The first time the Stanfields met Alexis, she was 4. Dressed in pink shorts and a white T-shirt, she had long brown hair that draped her pale face. Removed from her family because of safety concerns, she was waiting for her social worker to find her a temporary home. Her clothing and her stuffed bunny filled the black plastic garbage bag beside her.
Flagge and Michele Stanfield had just become licensed as foster parents. They had finished their pre-service training, completed the paperwork, and passed background checks and home visits.
The couple was newly married and wanted to expand their family. Michele’s son from her previous marriage had just left for college. Flagge, at 49, had always been a bachelor. After conversations with relatives and friends, they decided to apply to become foster parents through the Crossnore School & Children’s Home in Winston-Salem.
The very day they were certified, the call came in about Alexis.
On the drive home from the Department of Social Services, Michele sat in the backseat with the little girl, describing their neighborhood, their backyard, their fluffy white Maltipoo and two brown dachshunds. At the grocery store, Alexis pointed to her favorite breakfast cereal; at the Stanfields’ house, she accepted the pets’ curious sniffs and friendly licks.
Michele and Flagge tucked her in at bedtime with her stuffed bunny at her side. Michele spent sleepless hours in Alexis’ room, fretting that she might wake up frightened. Both she and Flagge remember feeling the gravity of having someone else’s child in their home and the charge they had been given to help her heal.
As Alexis settled into a routine, Michele and Flagge received resources and coaching from their foster care supervisor at Crossnore. Michele enrolled in a ten-week series called Together Facing the Challenge, an intensive training program that helps foster parents support the children in their care. She felt better prepared for handling bumps in the road as Alexis turned 5 and 6.
“We didn’t expect her to grow out of what she experienced,” Michele says, “but we wanted to make sure we were doing what we could to help her grow through it.”
In North Carolina, the primary goal for children who enter foster care is to help their families resolve their challenges and reunite safely. When that isn’t possible, social workers try to find a “forever family” for the child through adoption. Many youth, however, end up staying in foster care until they age out and live on their own.
Alexis found her “forever family” with Michele and Flagge, who adopted her in 2016. These days, as she plays with the dogs or hunts for a snack in the kitchen, she sparkles with a second-grader’s mischief. She loves having her nails painted by her mom, and sneaking off for ice cream with her dad.
“The joy of being Alexis’ father,” Flagge says, “is being able to provide for her and give her the unconditional love she deserves in a safe place that she can call home.”
Learn More About Together Facing the Challenge
In North Carolina, more than 11,000 children are in foster care. In South Carolina, the total is 4,200.
With numbers reaching critical levels, both states have an urgent need for qualified and caring foster and adoptive parents. Child welfare agencies are working hard to recruit and retain those parents; The Duke Endowment is supporting their efforts by helping them offer effective training and coaching programs.
One program, housed at Duke University School of Medicine, is called Together Facing the Challenge, an evidence-informed therapeutic foster care training model designed to support child welfare agencies.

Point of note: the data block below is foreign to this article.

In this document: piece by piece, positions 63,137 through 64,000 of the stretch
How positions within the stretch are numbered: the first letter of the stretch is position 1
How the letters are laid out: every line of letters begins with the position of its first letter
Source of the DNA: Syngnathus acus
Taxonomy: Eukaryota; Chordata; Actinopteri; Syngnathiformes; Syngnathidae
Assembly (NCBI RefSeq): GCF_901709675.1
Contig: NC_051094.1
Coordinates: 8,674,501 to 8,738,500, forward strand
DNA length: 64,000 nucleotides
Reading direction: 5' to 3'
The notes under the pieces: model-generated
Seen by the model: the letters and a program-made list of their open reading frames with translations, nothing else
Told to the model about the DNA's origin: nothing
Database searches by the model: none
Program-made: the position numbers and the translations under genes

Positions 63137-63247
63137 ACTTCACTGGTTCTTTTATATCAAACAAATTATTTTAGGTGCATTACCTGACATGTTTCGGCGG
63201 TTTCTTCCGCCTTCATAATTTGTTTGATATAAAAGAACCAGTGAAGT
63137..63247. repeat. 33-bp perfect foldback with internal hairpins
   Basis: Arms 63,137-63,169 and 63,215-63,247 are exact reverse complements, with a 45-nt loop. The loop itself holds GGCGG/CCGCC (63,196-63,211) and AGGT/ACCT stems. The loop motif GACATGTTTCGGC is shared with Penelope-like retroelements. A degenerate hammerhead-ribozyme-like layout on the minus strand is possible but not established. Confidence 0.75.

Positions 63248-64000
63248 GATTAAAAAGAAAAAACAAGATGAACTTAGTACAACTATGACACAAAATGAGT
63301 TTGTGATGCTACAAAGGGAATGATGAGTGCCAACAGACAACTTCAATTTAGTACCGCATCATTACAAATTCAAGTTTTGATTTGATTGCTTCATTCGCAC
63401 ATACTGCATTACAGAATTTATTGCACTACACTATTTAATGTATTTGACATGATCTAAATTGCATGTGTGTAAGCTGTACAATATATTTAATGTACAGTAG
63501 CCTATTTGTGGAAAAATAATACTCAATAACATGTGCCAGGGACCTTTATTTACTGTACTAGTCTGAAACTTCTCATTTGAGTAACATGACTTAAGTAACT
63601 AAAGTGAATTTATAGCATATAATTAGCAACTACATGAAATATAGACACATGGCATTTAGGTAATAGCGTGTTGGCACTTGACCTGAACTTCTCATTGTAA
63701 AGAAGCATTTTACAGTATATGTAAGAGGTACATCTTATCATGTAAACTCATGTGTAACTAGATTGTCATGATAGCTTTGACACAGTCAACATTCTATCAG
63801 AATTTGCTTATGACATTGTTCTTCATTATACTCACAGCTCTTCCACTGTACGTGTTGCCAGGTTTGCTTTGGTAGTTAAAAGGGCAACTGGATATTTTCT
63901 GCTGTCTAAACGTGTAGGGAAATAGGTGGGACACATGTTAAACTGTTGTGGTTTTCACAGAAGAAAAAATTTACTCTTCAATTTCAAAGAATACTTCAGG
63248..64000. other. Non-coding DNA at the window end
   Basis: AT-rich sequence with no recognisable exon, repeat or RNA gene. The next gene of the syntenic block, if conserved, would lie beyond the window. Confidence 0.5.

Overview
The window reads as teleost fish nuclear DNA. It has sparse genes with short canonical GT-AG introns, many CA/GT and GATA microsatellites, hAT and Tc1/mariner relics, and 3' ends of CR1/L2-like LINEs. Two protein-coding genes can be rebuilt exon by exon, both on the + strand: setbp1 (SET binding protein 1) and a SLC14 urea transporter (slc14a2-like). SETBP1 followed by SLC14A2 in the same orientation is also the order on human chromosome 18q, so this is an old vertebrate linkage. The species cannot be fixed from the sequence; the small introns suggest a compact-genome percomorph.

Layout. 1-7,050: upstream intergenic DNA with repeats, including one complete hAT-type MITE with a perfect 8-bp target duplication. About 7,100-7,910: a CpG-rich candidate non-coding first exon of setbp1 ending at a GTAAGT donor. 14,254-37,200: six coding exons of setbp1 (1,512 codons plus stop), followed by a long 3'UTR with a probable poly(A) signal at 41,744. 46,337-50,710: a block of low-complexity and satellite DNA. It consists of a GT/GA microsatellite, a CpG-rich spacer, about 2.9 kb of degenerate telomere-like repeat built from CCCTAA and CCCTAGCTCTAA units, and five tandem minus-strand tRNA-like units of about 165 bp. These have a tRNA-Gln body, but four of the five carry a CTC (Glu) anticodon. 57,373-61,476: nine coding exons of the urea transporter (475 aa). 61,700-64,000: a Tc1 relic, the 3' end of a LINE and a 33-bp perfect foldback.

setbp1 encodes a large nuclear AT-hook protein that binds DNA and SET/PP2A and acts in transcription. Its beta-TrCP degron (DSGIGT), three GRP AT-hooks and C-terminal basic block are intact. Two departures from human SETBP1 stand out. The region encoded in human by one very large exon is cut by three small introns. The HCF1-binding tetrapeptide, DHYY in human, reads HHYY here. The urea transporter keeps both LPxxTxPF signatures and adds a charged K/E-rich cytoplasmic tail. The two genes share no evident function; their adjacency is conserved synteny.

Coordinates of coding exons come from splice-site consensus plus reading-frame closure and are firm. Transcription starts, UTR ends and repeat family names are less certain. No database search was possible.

In child welfare, a distinction is made nationally between “therapeutic” and “traditional” foster care based on the complexity of the child’s needs. But the complexity of needs in “traditional” foster care is growing, and experts believe that foster parents who serve those children can benefit from the same training in trauma-informed care.
“The same training and coaching techniques are applicable, and we’re starting to work with agencies that offer traditional care,” says Maureen Murray, an associate professor in the Department of Psychiatry and Behavioral Sciences at Duke University School of Medicine who leads Together Facing the Challenge.
Together Facing the Challenge was developed from data about what was working in existing foster care agencies with the intent to integrate those improved practices into participating agencies.
In a five-year randomized clinical trial funded by the National Institute of Mental Health, research showed that increased training and consultation for supervisors and treatment foster parents led to improved outcomes for children.
On the three measured outcomes – symptoms, behaviors and strengths – the enhanced model showed significant improvements over previous practice. Researchers noted reductions in “outward” behaviors (such as aggression and school difficulties) and in “inward” behaviors (such as anxiety and depression).
In the Carolinas, Together Facing the Challenge has trained more than 500 staff members, who have trained some 2,000 foster parents.
The Duke Endowment’s support for the model included funding a second randomized trial focused on whether additional consultation using a coaching-focused approach would yield greater results.
Findings from this study suggest additional coaching-focused consultation can enhance outcomes for children in therapeutic foster care. Supervisors in the enhanced group reported that treatment parents understood the interventions they were coached on significantly better than the treatment parents in the control group, and treatment parents reported being in more frequent contact with their supervisors.
The Endowment is also supporting organizations in the Carolinas that are recruiting and training foster families using the model.
Phillip H. Redmond Jr.
Director of Child Care